Scoliosis is a curve of the spine that is sideways when viewed from the front. The most common cause in adolescence is idiopathic (causes not specifically known). Other causes include congenital and neuromuscular conditions such as spina-bifida, cerebral palsy, and muscular dystrophy. In later adulthood, degenerative scoliosis is the most frequently diagnosed type. Some curves are very mild and require no treatment other than regular observation. The earlier the curve develops, however, the more likely it is to progress and require treatment.
The symptoms may be difficult to spot. In youth with scoliosis, pain is usually not present. Screening in elementary school or detection by a school nurse or the child’s pediatrician is sometimes the first indication of scoliosis. You may also notice uneven shoulders, breast asymmetry, a change in posture (one hip higher than the other) or a change in the way clothes fit.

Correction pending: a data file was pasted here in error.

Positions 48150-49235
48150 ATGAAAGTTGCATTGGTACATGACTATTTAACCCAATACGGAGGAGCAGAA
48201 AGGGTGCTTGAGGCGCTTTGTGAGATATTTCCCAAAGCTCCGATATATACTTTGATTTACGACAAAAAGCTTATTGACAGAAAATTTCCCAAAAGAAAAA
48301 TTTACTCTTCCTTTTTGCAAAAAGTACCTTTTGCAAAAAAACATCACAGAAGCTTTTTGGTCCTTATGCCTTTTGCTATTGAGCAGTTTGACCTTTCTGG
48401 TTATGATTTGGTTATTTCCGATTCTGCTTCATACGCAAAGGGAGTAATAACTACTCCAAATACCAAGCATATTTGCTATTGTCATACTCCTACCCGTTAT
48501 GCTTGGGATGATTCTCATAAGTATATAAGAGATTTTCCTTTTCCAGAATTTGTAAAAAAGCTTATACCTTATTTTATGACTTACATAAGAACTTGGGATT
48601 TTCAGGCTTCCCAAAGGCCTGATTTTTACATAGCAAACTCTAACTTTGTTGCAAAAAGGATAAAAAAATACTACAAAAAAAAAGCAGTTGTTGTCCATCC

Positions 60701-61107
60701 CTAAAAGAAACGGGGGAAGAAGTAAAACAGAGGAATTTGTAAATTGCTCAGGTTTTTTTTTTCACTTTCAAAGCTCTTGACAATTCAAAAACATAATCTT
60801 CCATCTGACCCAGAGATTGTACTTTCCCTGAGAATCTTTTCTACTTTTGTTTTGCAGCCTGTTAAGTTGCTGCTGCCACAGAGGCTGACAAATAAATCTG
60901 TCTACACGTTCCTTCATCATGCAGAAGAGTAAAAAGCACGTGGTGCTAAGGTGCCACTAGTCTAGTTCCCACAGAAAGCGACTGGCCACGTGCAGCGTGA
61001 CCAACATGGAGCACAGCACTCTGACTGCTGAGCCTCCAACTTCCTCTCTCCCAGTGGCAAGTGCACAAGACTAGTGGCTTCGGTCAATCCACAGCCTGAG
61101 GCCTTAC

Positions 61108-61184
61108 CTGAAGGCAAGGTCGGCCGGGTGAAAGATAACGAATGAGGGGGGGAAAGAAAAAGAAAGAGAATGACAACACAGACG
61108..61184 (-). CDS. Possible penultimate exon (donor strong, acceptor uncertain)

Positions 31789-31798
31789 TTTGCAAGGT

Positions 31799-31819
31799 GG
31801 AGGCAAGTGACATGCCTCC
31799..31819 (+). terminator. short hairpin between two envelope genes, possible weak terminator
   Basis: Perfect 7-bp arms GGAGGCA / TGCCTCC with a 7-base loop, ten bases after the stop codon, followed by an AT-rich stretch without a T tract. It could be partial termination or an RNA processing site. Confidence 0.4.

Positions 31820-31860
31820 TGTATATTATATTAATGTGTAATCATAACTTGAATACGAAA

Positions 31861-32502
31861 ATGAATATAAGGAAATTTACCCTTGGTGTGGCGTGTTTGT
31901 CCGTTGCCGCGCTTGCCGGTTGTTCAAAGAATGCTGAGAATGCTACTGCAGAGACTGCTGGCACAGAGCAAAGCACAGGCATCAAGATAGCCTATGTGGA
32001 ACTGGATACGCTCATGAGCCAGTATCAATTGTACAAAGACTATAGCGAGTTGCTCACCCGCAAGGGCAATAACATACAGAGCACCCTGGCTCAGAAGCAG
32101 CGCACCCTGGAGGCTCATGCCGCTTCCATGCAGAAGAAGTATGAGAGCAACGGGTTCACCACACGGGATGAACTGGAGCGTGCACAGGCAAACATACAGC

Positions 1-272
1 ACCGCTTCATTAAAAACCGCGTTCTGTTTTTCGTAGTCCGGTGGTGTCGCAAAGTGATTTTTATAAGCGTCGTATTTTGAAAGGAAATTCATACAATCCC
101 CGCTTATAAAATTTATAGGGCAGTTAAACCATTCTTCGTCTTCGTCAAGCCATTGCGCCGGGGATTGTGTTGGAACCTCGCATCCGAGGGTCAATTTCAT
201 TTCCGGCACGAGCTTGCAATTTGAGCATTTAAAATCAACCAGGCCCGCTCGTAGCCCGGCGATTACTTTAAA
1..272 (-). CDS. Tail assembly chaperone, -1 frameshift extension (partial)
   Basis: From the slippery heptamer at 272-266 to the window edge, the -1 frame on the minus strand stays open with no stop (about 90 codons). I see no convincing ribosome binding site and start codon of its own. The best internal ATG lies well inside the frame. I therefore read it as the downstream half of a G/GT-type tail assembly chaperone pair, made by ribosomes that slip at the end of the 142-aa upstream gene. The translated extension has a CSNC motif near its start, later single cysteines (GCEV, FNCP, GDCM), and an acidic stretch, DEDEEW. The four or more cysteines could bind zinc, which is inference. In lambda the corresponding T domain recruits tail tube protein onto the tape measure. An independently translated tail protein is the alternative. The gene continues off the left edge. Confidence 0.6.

A positive family history for scoliosis may be a tip-off to watch rigorously and regularly for any changes, as noted above.
X-rays show bones and are the best tool for characterizing scoliosis. Specialized x-rays that go from the neck to the pelvis are usually necessary to understand the complete curve.
With persistent back and leg symptoms that are unbearable or have lasted longer than a month, an MRI may be necessary. MRI scans may identify any unusual causes of scoliosis.
There is debate about whether or not bracing in childhood and adolescence can prevent the progression of scoliosis. Some doctors believe that once the curve reaches a certain degree bracing should be used to try to prevent the scoliosis from progressing to a surgical range, but this is controversial.